functionWithChaining() // undefined

5. No-Else-Returns And Guard Clauses

Last solution to clunky if/else statements, especially those nested ones, are no-else-return statements and guard clauses. So, imagine we have this function:

  let nestedIfElseHell = (str) => {
    if (typeof str == "string"){
      if (str.length > 1) {
        return str.slice(0,-1)
      } else {
        return null
      }
    } else { 
      return null
    }
  }

nestedIfElseHell("") // => null 
nestedIfElseHell("h") // => null
nestedIfElseHell("hello!") // => "hello"

✨ no-else-return

Now, we could simplify this function with the no-else-return statement since all we are returning is null anyway:

  let noElseReturns = (str) => {
    if (typeof str == "string"){
      if (str.length > 1) {
        return str.slice(0,-1)
      }
    }

    return null
  }

noElseReturns("") // => null 
noElseReturns("h") // => null
noElseReturns("hello!") // => "hello"

The benefit of the no-else-return statement is that if the condition is not met, the function ends the execution of the if-else and jumps to the next line. You could even do without the last line (return null) and then the return would be undefined.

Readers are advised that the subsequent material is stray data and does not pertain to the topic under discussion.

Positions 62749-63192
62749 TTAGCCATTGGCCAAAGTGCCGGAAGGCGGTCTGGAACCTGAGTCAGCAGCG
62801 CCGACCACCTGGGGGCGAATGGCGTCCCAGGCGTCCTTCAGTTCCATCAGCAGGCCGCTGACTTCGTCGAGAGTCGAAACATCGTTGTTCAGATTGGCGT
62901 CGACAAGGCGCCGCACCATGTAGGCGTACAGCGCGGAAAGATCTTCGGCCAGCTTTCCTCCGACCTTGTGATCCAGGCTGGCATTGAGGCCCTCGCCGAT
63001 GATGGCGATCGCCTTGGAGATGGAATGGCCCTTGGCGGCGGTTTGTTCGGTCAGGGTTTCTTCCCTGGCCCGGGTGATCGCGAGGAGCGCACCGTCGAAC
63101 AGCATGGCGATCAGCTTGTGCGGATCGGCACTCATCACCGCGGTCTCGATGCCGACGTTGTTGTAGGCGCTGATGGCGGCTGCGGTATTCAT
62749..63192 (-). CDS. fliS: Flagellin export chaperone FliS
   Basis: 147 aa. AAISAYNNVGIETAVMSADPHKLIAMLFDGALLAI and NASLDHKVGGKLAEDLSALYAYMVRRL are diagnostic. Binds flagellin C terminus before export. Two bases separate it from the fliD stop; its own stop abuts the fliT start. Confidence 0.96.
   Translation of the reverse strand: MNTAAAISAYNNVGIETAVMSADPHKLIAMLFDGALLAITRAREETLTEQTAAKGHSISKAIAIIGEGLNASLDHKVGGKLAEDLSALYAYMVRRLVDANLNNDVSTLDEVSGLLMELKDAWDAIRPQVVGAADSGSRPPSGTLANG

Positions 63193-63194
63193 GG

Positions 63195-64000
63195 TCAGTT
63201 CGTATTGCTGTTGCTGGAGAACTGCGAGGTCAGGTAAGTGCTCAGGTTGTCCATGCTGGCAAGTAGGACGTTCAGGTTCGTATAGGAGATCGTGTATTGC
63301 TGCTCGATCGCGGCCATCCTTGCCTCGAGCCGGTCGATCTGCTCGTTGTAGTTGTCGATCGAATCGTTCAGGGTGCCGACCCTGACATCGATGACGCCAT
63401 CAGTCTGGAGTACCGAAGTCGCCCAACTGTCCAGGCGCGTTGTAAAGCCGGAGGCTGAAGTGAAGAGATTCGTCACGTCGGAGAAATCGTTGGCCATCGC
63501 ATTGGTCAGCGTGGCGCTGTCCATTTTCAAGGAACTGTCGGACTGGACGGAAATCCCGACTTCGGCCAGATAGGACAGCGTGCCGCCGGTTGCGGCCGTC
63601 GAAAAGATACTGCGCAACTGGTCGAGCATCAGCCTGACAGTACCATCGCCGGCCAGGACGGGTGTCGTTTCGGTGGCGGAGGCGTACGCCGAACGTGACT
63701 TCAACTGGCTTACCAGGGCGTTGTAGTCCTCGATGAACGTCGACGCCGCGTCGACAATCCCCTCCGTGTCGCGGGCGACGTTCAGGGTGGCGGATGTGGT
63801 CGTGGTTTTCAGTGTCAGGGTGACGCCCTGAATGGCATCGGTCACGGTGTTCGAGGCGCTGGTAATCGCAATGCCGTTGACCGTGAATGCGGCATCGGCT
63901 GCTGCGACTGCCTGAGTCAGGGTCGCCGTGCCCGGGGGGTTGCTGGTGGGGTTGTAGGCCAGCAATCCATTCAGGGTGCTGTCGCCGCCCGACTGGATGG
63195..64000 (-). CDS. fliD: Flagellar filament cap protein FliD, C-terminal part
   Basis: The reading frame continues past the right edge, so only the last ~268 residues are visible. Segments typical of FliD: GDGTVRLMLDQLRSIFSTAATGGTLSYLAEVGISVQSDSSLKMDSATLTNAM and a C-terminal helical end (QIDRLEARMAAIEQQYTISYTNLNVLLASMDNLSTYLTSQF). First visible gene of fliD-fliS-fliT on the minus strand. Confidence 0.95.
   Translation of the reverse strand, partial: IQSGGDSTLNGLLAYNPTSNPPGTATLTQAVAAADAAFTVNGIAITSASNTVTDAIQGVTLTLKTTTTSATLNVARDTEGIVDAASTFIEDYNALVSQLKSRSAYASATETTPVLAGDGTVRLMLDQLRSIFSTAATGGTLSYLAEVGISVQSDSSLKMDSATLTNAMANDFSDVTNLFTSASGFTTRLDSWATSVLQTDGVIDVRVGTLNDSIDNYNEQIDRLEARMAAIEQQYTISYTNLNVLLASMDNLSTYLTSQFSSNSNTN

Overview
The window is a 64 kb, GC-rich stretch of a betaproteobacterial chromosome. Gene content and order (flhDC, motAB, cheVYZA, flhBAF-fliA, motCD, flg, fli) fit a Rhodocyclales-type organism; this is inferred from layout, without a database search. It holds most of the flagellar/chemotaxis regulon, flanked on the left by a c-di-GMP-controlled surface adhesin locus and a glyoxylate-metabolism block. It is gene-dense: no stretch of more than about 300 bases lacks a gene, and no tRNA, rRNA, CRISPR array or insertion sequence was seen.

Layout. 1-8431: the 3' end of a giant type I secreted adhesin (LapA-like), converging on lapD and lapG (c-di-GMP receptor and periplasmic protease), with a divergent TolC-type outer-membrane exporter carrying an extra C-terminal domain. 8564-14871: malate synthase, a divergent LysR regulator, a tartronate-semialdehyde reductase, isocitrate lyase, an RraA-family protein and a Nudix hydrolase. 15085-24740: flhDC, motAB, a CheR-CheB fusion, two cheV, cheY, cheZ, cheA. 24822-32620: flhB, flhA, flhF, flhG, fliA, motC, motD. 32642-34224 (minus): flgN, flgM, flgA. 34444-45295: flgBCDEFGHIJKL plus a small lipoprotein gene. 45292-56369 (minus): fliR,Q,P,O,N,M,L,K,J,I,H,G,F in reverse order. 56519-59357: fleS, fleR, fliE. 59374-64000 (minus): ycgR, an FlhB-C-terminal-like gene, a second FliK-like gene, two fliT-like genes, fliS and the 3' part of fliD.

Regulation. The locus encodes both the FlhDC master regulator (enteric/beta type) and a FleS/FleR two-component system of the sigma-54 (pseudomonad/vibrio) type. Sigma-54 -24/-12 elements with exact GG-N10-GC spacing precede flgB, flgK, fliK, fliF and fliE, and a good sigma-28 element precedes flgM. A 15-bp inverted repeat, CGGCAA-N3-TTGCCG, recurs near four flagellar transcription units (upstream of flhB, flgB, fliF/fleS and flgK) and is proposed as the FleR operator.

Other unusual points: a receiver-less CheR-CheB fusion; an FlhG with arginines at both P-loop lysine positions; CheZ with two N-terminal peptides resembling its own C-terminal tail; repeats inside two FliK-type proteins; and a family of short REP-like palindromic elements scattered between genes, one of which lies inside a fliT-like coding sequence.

psst: I actually used a no-else-return function in the previous example 👀

✨ guard clauses

Now we could take it a step further and set up guards that would end the code execution even earlier:

  let guardClauseFun = (str) => {
    // ✅ first guard: check the type
    if (typeof str !== "string") return null
    // ✅ second guard: check for the length
    if (str.length  null 
guardClauseFun("h") // => undefined with a warning
guardClauseFun("hello!") // => "hello"

What tricks do you use to avoid clunky if/else statements?

from Tumblr https://generouspiratequeen.tumblr.com/post/635053032967700480